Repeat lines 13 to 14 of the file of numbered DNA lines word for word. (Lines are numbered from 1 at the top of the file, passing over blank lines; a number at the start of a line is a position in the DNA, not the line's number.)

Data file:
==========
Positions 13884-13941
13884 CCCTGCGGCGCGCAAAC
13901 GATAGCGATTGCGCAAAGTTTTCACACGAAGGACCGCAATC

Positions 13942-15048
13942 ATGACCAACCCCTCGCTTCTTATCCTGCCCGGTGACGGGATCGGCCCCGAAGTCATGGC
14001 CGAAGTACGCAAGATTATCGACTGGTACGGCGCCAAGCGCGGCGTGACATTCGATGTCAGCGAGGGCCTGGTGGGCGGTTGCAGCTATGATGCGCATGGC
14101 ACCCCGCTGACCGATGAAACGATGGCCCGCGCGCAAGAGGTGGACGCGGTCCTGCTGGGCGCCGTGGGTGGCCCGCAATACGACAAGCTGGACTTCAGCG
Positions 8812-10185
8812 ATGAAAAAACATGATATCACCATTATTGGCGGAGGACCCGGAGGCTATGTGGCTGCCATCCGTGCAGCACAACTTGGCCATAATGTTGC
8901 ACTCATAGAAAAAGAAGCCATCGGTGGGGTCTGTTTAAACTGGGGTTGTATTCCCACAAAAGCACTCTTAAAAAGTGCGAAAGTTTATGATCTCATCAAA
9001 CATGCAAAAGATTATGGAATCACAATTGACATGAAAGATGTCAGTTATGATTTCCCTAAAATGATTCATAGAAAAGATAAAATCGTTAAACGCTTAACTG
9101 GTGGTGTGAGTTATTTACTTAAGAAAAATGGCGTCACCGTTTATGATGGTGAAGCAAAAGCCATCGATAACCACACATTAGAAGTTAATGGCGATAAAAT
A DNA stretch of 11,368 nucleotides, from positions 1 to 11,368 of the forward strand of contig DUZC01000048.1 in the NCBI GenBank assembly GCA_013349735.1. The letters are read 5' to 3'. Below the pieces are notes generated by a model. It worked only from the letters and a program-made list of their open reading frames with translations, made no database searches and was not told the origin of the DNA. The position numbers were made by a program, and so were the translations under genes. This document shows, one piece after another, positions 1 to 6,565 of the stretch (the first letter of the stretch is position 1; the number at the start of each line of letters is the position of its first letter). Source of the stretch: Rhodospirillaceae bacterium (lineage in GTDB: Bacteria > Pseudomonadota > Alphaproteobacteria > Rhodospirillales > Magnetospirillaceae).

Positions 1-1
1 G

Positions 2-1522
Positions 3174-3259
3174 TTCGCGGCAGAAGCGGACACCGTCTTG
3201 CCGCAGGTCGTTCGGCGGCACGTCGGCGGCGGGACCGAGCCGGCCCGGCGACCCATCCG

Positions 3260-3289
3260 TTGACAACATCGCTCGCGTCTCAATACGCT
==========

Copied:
A DNA stretch of 11,368 nucleotides, from positions 1 to 11,368 of the forward strand of contig DUZC01000048.1 in the NCBI GenBank assembly GCA_013349735.1. The letters are read 5' to 3'. Below the pieces are notes generated by a model. It worked only from the letters and a program-made list of their open reading frames with translations, made no database searches and was not told the origin of the DNA. The position numbers were made by a program, and so were the translations under genes. This document shows, one piece after another, positions 1 to 6,565 of the stretch (the first letter of the stretch is position 1; the number at the start of each line of letters is the position of its first letter). Source of the stretch: Rhodospirillaceae bacterium (lineage in GTDB: Bacteria > Pseudomonadota > Alphaproteobacteria > Rhodospirillales > Magnetospirillaceae).

Positions 1-1